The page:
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SEE | 10 tips for motorcyclists to stay safe in the rain

2019-10-15 07:43

Dries van der Walt

traffic on wet roads

Image: iStock

After a dry winter, the rainy season is knocking at the door for most of the interior. Unfortunately, for bikers, the wet roads bring a host of additional risks – especially when the first rain of the season falls. 

Seasoned riders know just how slippery the roads can be when the first shower lifts all the grime and oil that had accumulated on the road surface during the dry months.

Avoid the carnage

Maanda Tshifularo, head of insurance brand Dialdirect, cautions that the rainy season safety will take a proactive effort from all South African road users to avoid carnage on our roads. "Motorcyclists are especially vulnerable because they aren’t protected by a vehicle frame and are more exposed to the elements."

READ | 7 wet weather driving tips that could save you time and money

Wayne Minnaar, spokesperson for the Johannesburg Metropolitan Police Department concurs: “There is an increase in accidents when the rainy weather starts. This is attributed to wet roads, poor visibility and failure by road users to adjust their driving to the wet weather conditions.”

                                                                                    Image: iStock

According to the Road Traffic Management Corporation, poor visibility and wet or slippery road surfaces contributed to more than 27% of the 10 564 fatal crashes on South African roads in 2018, with environmental factors being the second leading cause of accidents after human error.  

Here are 10 wet weather riding tips offered by Dialdirect:

1. Make a conscious effort to adjust your speed and following distance, because your bike needs more distance to stop on wet roads.

2. Remember that the build-up of fog on the insides of car windows dramatically reduces the drivers’ vision, as do water droplets on the side windows. When riding next to a car, bear in mind that this effectively increases the size of the driver’s blind spot.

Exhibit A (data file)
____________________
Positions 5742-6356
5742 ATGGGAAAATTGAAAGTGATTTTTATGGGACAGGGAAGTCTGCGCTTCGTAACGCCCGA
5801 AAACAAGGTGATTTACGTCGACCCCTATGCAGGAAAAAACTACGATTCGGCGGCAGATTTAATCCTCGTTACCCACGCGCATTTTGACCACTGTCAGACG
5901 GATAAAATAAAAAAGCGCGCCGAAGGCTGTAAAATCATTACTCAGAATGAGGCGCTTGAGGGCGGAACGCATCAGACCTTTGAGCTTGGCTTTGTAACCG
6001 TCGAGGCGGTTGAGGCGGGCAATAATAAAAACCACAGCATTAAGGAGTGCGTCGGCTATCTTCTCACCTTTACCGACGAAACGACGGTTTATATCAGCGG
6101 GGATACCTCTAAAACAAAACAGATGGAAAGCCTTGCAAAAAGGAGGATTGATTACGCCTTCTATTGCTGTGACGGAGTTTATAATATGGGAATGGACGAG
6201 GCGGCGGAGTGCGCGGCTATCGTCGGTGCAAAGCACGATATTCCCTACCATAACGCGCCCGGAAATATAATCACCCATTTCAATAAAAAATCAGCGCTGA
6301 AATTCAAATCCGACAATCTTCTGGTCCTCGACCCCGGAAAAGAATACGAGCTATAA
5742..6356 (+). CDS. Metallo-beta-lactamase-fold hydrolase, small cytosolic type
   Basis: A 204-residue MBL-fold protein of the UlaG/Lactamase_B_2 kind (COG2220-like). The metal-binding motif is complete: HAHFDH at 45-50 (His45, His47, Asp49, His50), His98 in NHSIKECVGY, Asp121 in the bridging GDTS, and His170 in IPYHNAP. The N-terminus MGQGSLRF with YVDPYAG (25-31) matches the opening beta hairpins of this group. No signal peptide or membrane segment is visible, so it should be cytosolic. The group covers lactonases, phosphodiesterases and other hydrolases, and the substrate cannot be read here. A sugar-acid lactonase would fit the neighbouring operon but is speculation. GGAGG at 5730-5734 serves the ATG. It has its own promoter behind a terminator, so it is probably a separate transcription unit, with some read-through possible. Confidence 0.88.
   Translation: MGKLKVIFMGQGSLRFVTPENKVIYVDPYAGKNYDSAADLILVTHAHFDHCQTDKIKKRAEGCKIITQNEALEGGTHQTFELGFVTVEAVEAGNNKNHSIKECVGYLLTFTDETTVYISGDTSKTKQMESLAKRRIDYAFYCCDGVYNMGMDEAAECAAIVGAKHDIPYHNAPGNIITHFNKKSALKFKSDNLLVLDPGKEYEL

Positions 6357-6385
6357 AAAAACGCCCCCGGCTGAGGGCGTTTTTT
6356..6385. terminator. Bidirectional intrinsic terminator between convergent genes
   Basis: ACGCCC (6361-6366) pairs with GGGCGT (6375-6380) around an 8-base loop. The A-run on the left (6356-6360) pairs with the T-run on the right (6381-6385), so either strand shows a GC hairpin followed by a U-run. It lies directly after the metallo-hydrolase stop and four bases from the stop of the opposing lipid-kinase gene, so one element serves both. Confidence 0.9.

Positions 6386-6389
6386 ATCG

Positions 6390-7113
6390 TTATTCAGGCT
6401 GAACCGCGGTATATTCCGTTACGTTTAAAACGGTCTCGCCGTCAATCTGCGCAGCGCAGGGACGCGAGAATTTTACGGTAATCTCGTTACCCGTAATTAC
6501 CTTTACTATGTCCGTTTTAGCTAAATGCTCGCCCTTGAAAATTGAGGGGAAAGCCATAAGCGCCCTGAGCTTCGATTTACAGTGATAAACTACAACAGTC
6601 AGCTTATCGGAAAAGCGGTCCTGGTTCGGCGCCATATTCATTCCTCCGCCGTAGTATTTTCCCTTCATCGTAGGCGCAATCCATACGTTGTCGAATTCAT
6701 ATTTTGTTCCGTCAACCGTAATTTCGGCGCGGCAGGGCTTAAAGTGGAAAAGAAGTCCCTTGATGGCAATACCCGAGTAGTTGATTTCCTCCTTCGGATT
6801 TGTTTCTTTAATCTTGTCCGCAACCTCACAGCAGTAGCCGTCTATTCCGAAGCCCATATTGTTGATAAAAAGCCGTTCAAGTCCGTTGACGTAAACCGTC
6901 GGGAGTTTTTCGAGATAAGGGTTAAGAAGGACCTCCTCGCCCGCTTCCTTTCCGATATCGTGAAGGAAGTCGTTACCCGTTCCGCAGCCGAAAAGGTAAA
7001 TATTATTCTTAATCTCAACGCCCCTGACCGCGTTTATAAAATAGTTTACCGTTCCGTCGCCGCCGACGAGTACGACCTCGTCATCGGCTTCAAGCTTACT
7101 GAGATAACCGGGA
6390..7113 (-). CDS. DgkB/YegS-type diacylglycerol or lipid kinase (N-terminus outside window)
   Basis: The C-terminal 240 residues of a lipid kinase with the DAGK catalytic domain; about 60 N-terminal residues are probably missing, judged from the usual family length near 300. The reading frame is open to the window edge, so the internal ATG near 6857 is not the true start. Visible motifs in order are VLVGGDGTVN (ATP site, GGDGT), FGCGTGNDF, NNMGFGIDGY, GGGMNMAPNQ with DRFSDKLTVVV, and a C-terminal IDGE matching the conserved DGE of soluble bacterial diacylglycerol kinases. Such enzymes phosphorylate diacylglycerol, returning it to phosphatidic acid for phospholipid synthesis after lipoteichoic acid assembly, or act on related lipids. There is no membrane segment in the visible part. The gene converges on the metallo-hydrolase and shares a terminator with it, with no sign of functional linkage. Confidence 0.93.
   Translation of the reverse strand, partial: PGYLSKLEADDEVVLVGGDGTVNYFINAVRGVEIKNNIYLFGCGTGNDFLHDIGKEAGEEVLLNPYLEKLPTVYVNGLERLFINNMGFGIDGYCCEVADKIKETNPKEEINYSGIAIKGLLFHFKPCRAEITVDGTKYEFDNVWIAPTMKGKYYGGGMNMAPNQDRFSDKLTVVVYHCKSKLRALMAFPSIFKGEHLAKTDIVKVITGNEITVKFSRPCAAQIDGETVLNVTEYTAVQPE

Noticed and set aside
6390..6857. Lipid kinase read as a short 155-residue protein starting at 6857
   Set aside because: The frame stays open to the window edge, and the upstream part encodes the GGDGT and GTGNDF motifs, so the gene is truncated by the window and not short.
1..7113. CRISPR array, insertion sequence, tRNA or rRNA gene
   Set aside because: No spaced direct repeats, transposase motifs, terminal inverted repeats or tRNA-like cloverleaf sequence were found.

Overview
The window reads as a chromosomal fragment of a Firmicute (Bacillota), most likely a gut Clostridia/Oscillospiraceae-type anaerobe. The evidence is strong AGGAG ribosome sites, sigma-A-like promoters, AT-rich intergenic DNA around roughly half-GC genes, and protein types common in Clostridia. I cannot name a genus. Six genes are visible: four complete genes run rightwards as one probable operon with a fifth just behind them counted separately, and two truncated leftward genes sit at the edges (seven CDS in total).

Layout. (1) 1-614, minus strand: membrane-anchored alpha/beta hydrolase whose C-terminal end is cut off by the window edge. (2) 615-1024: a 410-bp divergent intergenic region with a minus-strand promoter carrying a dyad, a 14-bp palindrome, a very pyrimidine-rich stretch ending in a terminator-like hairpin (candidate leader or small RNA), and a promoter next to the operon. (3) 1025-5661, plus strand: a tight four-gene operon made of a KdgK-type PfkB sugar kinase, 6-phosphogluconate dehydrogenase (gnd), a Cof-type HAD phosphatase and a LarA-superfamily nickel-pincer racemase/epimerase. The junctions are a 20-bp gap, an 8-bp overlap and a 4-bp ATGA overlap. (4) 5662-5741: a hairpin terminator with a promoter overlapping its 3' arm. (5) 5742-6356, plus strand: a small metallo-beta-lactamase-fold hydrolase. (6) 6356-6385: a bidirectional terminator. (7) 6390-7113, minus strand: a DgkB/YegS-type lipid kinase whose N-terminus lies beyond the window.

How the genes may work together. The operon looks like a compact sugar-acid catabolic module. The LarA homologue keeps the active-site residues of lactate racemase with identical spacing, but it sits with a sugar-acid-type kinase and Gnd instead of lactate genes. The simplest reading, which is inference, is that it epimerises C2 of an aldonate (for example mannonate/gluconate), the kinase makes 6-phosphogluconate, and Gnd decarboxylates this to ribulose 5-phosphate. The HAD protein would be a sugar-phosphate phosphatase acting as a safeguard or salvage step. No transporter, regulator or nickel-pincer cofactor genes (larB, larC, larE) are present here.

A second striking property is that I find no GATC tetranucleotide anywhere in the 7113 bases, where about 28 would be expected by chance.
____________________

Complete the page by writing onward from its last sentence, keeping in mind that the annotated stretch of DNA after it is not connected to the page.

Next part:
3. Check that you have sufficient tread on your tyres to minimise the chances of your bike’s wheels aquaplaning. Although the South African legal limit is a minimum of 1mm of tyre tread, anything below 3 mm can greatly increase the risk of aquaplaning.

4. Where possible, avoid riding through puddles of water – when the road is wet, it is almost impossible to tell of the puddle is hiding a pothole.

5. If you hit a large patch of water, do not try to brake or swerve suddenly. Stay calm, keep your throttle open and concentrate on steering your bike. If you have to turn, do so as gently as possible.

                                                                           Image: iStock

6. Avoid abrupt acceleration, braking and steering movements. Sudden stops and turns may result in skidding.

7. Be wary painted road markings, metal grids and oily patches on the road – these tend to become extremely slippery in the wet.

8. Cloudy and rainy weather makes for poor visibility, so take extra care when passing other vehicles. Spray from other vehicles also reduces visibility considerably.

9. Whenever possible, wear a rain suit in wet weather – being wet, cold and miserable makes it harder to fully concentrate on riding in already challenging conditions.

10. If you ride into a shower and stop to either don your rain suit or wait out the rain, make sure you do so in a safe place. Pull as far off the road as possible and turn on your hazard lights (or leave your lights on if your bike doesn’t have hazard lights) to ensure that your bike visible to the other traffic. 

"We urge motorcyclists to take extra precautions when driving in the wet and to remember the ATGATT rule: all the gear, all the time. And, if the unforeseen does happen, it’s wise to ensure that you have adequate insurance in place," Tshifularo concludes.

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